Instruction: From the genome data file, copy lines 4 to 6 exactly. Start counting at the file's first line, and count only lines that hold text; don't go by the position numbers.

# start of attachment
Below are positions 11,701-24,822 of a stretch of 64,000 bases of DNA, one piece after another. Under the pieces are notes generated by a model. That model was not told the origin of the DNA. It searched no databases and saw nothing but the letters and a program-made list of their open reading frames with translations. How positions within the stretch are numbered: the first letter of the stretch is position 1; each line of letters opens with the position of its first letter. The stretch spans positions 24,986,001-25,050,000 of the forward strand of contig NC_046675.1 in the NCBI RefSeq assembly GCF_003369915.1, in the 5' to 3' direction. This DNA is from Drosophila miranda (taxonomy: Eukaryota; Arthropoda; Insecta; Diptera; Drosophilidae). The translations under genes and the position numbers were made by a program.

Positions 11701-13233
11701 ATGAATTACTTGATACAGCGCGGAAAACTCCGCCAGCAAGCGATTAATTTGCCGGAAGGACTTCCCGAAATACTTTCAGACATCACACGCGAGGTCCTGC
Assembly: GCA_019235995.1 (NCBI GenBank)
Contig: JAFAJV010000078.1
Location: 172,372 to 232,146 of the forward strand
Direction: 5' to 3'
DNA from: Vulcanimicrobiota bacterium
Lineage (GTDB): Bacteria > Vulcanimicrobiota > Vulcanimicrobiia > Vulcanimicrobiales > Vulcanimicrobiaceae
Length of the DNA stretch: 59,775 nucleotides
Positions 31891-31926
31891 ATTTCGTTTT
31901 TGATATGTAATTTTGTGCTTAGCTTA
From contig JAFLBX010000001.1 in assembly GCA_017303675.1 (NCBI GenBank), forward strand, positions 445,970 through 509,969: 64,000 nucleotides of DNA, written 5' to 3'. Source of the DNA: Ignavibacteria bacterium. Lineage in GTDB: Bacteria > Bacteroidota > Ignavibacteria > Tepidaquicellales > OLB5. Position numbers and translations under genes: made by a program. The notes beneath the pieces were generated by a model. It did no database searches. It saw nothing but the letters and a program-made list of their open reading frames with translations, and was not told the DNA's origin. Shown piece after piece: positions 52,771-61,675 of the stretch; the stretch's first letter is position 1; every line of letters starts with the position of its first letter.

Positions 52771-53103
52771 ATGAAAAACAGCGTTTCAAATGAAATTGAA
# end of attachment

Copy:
Assembly: GCA_019235995.1 (NCBI GenBank)
Contig: JAFAJV010000078.1
Location: 172,372 to 232,146 of the forward strand